An ancient antiquarian in Zurich is held accountable at the end of her life for the wicked tactics she used to survive and prosper in wartime Berlin.
Novelist, historian, and journalist Pye (Taking Lives, 1999, etc.) does slow, relentless, and at last great justice to this fact-based story of greed, theft, and betrayal and the glamorous Milanese woman around whom it’s all spun. Opening with a funeral in the chill of present-day Switzerland, Pye sets out the wanderings and musings of Nicholas Müller-Rossi, whose estranged father has just died. Unwelcomed by his half-family, Nicholas, a retired academician, nevertheless attends the rite, remembering his Swiss father’s brief closeness before the war and how the restlessness of his mother Lucia, an Italian, separated them forever. Lucia lives on. Now in her 90s, she presides over her shop of luxurious antiques and art objects, a respected if not loved pillar of the mercantile community. Her rotten business and moral underpinnings are, however, about to be exposed. Nicholas’s daughter Helen encounters an elderly woman in tears in front of Lucia’s elegant shop. It’s Sarah Freeman, whom Lucia knew and betrayed as Sarah Lindemann: the immensely pretty and valuable marquetry table in the window was stolen from Sarah in the last furious days of the Reich. Helen’s attempts to pry the story out of the bitterly reticent Sarah ultimately involve her father Nicholas and also Peter Clarke, another wartime survivor with a bitter story. Her efforts further involve the local legal machinery, and what emerges is the truth of Lucia’s life as a demimondaine in Hitler’s capital, along with all the details of how she came into possession, if not ownership, of a fortune in art and antiques, spirited her loot out of Germany, and set up a life for herself and the schoolboy son who saw but did not yet understand all she did. Did she do any of it for Nicholas? Or was it all for Lucia? Is justice still achievable? Or desirable?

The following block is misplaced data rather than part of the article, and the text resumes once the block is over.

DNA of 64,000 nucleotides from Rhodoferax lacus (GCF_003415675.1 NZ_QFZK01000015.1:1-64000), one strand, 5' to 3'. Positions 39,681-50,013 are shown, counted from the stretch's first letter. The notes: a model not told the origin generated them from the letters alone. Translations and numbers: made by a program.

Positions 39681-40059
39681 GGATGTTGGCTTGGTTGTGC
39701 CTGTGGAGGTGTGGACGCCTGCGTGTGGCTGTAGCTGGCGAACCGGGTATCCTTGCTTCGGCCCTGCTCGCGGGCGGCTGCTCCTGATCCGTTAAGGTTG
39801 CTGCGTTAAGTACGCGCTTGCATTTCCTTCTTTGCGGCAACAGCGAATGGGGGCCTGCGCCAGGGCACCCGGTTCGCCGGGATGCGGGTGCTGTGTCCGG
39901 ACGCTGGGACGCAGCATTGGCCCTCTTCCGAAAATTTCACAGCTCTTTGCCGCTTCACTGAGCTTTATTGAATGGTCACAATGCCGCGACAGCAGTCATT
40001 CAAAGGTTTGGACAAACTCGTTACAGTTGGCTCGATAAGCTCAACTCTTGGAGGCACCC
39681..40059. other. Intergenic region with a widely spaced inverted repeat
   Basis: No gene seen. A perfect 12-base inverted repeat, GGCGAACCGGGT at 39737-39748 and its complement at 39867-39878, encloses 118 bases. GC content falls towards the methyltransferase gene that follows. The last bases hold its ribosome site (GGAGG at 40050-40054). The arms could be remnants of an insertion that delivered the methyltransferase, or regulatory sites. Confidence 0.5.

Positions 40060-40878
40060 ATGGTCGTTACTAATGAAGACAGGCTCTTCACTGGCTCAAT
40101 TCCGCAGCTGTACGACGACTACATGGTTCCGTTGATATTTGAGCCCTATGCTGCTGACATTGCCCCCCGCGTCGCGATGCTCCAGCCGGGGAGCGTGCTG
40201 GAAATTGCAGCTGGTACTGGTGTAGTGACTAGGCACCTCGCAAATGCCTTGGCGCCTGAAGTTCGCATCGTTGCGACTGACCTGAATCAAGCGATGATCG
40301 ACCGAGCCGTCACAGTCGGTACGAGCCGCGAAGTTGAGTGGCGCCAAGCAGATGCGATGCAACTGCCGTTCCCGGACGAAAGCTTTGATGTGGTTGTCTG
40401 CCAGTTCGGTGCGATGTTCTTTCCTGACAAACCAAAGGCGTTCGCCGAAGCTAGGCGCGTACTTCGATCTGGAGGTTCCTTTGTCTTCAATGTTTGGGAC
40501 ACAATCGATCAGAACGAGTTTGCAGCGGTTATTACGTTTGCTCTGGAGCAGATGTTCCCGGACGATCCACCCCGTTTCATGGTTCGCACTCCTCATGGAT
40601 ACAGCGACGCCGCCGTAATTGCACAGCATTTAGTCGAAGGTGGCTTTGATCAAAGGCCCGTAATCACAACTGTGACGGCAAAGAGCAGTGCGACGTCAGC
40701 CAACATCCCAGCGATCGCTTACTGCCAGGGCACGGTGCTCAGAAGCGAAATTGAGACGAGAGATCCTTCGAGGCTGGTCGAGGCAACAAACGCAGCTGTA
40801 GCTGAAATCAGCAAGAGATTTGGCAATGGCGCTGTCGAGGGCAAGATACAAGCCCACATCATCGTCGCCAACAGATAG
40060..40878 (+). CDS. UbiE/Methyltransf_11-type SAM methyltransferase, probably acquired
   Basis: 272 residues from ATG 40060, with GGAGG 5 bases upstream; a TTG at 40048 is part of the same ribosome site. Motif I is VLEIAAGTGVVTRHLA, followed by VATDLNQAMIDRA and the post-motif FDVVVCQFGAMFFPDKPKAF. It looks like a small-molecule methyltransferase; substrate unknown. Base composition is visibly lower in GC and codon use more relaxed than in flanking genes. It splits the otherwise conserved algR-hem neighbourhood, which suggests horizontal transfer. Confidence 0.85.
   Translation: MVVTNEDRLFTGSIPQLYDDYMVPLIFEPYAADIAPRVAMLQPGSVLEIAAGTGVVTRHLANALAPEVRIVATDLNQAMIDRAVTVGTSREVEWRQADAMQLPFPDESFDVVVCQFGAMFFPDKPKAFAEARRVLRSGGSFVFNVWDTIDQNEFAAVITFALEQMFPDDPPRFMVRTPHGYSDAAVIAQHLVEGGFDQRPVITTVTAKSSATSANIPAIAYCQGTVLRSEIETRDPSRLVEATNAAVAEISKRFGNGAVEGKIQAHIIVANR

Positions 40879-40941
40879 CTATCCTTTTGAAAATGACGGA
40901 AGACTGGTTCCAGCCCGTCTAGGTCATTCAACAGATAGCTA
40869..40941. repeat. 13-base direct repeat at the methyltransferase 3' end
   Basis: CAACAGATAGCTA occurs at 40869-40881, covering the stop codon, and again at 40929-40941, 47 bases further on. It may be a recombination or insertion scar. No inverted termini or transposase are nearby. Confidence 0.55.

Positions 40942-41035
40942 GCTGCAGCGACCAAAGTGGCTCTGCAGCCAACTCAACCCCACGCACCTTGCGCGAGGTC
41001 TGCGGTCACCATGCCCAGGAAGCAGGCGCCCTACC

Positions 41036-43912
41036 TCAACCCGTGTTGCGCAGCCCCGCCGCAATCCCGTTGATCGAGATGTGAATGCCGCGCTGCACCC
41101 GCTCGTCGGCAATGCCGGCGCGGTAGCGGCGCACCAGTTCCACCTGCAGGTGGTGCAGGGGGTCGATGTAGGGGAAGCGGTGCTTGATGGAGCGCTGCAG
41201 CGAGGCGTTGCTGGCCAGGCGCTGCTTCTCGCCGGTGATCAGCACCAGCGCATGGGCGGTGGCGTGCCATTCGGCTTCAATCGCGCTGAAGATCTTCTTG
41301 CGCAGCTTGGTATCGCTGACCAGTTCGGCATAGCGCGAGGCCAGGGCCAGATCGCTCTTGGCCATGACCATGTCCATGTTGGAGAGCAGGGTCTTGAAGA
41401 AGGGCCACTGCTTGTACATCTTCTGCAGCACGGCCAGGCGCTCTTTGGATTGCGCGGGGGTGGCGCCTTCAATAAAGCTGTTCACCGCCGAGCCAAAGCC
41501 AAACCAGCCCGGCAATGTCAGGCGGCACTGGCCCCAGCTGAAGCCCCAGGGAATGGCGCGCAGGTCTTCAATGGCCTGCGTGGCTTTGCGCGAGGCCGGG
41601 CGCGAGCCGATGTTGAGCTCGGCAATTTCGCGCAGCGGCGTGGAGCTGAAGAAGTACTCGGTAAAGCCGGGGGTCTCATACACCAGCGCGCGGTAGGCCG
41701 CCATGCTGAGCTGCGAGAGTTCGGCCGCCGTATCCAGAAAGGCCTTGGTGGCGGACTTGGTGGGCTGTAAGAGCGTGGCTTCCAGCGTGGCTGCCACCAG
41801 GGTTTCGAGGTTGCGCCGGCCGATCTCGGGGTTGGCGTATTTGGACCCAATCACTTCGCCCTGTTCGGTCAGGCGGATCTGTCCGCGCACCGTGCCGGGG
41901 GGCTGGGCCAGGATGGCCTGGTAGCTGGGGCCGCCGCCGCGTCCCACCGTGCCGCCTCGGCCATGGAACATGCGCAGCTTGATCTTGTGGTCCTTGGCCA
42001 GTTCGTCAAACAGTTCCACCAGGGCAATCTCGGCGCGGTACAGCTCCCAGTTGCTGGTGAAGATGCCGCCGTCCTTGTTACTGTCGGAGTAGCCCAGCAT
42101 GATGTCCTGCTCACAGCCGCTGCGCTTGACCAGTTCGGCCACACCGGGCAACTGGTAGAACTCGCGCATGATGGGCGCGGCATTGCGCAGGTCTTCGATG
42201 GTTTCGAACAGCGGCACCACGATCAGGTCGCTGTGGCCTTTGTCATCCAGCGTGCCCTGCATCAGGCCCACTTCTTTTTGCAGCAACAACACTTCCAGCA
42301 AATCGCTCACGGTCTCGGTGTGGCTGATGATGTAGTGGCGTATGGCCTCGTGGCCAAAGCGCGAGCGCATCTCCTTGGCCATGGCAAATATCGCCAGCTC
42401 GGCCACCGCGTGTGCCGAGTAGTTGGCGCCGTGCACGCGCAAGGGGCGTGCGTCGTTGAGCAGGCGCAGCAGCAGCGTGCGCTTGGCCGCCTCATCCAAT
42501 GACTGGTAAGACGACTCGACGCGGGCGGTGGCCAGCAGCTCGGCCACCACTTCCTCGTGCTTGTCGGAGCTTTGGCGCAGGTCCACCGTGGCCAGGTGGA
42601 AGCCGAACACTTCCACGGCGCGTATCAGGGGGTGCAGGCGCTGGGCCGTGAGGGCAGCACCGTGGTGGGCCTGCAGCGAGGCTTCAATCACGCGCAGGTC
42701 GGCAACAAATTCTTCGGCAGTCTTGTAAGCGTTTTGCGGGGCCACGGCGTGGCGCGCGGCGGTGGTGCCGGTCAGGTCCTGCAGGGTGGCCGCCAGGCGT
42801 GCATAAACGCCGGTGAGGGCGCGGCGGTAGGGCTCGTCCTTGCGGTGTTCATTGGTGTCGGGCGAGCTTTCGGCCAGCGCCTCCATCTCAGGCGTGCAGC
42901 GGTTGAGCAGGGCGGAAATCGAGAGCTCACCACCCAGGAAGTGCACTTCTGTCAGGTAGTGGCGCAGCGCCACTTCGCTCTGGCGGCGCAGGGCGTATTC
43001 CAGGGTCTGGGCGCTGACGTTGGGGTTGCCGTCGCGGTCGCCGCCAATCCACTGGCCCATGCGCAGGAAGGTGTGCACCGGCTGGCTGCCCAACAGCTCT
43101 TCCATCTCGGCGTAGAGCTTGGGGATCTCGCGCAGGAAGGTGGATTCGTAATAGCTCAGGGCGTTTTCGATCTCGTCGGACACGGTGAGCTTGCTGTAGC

To be read and savored before it’s ruined as a movie.